Recently, I was thinking about business and life, and I realized that I tend to have many daily reflections of the work I do. Don’t get me wrong, I don’t reflect on my work every day, 24/7, but I’ll notice when specific ideas start to come up more during certain times, usually when I’m having an issue in the company or when something is off in my work life and needs fixing.
Even though I’ve written about these principles in past articles, I want to give you these “semi-daily reflections of work”again because of the relevance they have had in my life at certain times and seasons. I think it’s safe to assume that they may be relevant to you as well.
Daily Reflections of Work #1: The Power of Together
It’s doubtful we would even know the name C.S. Lewis without J.R.R Tolkien and the Inklings. These men met regularly at The Eagle and Child, a pub near the campus of Oxford University, to talk about life, theology, and their developing writing projects. Some of the greatest literature of the 20th Century was birthed from the conversations and connections consistently forged around pub tables and on long strolls through the quaint streets and perfectly manicured gardens of Oxford, England.
Albert Einstein transformed the world of physics, yet it’s not unreasonable to question whether E=MC² would have every been discovered had it not been for Marcel Grossman and Michele Besos. These friends spent countless hours together over evening meals and walking commutes to and from work, talking,dreaming, questioning, arguing. A portion of Einstein’s genius only emerged through his interaction with friends.
This Reality Is Personal, Too.
When I was younger, I longed to be a songwriter. I possessed the musical chops, but it wasn’t until I met my friend Nathan that the collision of our talents and passions began to produce fruit. We wrote close to 70 songs in the 8 years we worked together.
My daughter was a decent basketball player, but when she finally connected with the right culture, coach, and teammates, her talent exploded beyond anything we had ever seen from her before. The fullness of her abilities was drawn out within a solid community.
When The Stone Table partnered with 6 churches to raise money for a vital North African missions project, the collaborative energy led a majority of these pastors to blow away any of their previous fundraising goals. Collaboration released new energy. The whole is greater than the sum of its parts. Together makes us better.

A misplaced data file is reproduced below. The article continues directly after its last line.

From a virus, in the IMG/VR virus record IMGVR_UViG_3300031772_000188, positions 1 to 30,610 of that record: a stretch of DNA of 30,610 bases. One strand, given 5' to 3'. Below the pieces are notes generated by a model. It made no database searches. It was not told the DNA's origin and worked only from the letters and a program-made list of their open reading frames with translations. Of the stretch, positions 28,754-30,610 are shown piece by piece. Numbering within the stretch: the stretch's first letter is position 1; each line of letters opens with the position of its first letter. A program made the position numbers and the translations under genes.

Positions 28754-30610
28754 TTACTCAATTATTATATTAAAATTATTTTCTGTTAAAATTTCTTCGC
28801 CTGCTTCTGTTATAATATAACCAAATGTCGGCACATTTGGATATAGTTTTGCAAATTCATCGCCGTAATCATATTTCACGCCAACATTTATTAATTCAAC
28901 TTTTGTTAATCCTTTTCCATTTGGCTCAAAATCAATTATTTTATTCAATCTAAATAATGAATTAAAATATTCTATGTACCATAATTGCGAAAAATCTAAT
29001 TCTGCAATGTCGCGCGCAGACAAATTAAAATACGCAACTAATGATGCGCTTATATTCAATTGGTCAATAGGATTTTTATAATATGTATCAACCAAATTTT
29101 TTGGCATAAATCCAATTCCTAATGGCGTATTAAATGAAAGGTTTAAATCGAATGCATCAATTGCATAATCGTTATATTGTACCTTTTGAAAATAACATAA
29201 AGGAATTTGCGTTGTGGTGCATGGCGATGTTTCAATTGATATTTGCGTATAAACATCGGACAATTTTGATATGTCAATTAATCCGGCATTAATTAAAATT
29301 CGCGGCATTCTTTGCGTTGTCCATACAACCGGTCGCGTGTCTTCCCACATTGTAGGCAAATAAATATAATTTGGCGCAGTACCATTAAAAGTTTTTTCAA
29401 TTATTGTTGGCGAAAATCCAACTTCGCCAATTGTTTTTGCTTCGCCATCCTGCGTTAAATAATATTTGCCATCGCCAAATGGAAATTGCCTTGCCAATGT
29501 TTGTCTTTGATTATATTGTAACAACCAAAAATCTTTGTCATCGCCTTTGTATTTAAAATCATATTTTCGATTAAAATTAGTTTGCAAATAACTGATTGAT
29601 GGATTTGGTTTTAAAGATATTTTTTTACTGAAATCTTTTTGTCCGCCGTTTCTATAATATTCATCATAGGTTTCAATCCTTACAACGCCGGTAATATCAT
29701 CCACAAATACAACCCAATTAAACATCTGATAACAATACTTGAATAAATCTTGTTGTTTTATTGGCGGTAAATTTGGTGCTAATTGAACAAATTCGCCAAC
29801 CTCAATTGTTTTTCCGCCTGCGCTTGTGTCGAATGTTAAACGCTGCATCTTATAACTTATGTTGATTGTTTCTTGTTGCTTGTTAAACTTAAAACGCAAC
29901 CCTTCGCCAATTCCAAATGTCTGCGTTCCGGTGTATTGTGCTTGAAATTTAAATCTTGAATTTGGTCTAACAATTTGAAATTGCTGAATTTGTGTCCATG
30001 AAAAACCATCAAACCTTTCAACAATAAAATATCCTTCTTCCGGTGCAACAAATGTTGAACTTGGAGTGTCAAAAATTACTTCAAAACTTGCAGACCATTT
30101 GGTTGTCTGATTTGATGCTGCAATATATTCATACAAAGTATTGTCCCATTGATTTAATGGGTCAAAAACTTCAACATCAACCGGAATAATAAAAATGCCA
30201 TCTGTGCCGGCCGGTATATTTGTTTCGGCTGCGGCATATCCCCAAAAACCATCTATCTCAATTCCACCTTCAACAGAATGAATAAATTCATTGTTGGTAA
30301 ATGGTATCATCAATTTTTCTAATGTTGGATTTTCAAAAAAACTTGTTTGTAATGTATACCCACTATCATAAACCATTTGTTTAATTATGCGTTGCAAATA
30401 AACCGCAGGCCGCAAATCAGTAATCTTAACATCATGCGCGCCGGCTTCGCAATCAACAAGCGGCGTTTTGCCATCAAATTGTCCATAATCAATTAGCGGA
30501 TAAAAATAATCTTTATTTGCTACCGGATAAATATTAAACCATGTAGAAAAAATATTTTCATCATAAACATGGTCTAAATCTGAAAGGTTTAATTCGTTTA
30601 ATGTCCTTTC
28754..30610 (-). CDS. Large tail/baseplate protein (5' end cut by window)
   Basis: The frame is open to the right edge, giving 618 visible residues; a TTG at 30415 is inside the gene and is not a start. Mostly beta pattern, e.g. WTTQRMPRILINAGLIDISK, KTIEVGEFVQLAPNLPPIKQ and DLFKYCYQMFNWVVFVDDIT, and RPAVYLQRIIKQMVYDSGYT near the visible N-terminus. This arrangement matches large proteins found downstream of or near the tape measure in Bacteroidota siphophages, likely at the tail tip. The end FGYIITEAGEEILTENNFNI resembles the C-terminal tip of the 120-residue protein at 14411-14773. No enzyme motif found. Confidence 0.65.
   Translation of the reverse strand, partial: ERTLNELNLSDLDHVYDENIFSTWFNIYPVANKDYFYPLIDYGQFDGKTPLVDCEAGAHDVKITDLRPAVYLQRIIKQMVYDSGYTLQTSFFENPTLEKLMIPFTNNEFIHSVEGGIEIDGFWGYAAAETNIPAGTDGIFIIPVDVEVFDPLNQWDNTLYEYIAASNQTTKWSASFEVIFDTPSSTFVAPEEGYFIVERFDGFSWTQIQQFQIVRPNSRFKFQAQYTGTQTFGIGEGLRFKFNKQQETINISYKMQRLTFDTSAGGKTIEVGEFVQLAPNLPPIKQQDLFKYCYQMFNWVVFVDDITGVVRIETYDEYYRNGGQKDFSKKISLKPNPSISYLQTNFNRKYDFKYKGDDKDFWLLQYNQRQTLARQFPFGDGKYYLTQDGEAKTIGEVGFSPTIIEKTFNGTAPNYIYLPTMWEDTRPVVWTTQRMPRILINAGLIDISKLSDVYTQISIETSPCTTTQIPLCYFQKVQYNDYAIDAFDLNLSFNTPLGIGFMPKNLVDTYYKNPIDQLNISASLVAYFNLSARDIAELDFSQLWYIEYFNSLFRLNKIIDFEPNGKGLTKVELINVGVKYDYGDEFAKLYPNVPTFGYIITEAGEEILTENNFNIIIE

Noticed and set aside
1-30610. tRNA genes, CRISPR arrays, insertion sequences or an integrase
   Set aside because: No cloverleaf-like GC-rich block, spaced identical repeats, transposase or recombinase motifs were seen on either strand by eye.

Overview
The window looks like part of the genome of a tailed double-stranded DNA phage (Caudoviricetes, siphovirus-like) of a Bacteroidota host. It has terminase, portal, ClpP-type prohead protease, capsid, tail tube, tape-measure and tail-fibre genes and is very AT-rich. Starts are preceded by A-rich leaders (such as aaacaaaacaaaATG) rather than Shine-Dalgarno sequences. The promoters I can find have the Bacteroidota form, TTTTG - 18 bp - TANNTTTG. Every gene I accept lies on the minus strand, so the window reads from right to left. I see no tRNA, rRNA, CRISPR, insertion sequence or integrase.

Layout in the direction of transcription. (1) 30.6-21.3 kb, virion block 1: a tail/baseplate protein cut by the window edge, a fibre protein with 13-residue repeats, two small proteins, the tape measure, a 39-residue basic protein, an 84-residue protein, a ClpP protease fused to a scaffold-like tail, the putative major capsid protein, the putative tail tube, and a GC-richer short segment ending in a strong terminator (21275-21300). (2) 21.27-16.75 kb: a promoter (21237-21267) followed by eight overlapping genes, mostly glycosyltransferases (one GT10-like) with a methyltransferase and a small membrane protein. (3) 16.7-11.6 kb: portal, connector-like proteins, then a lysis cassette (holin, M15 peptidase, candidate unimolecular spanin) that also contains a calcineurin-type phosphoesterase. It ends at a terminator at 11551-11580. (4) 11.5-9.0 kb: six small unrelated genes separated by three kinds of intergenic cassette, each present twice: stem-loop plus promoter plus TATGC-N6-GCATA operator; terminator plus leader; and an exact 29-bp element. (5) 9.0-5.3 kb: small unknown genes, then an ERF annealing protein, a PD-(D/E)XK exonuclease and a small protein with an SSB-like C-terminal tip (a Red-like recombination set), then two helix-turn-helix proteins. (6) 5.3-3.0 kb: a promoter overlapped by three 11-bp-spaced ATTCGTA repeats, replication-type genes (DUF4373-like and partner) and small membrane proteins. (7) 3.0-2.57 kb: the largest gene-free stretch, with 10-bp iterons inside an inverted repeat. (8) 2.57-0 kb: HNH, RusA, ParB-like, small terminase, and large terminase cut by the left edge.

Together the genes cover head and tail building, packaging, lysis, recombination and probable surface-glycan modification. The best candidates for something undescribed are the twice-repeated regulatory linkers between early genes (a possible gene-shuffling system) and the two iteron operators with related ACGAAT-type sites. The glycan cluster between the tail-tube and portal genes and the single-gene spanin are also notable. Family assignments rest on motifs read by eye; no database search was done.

Why Don’t We Work That Way More Often?
Part of my daily reflections of my work and The Stone Table’s emerging vision, is to cultivate a creative workspace where like-minded businesses, entrepreneurs, and leaders can work in proximity to one another – bounce ideas, cross-pollenate, argue, problem solve, eat, walk, mentor, and learn – together. Stay tuned.
In the meantime, who is your Michele Besos? Who are your Inklings? Who’s your Nathan? Your full potential will never emerge if you only work alone.
Daily Reflections of Work #2: You Don’t Have to Be a Celebrated Entrepreneur for Your Work to Matter
I worked in the mailroom at Word Records when I was in college. I was a student at Belmont University, ground level for a lot of starry-eyed artists looking to break into the Nashville music scene. This mailroom gig gave me a chance to rub shoulders with some of the movers and shakers in the Christian Music industry of the early 90s.
I enjoyed the work. It was mundane, but hey, I was 19 years old and technically working “in the music industry.” I wasn’t recording albums, but at least I was putting some pizza money in my pocket.
Work That Matters
I never asked myself how this work was glorifying God. I was delivering mail in little carts, what could that possibly have to do with God’s glory? But I was wrong, or at least ill-informed. All work is a divine opportunity to fulfill The Great Commandment, to worship God and love our neighbor.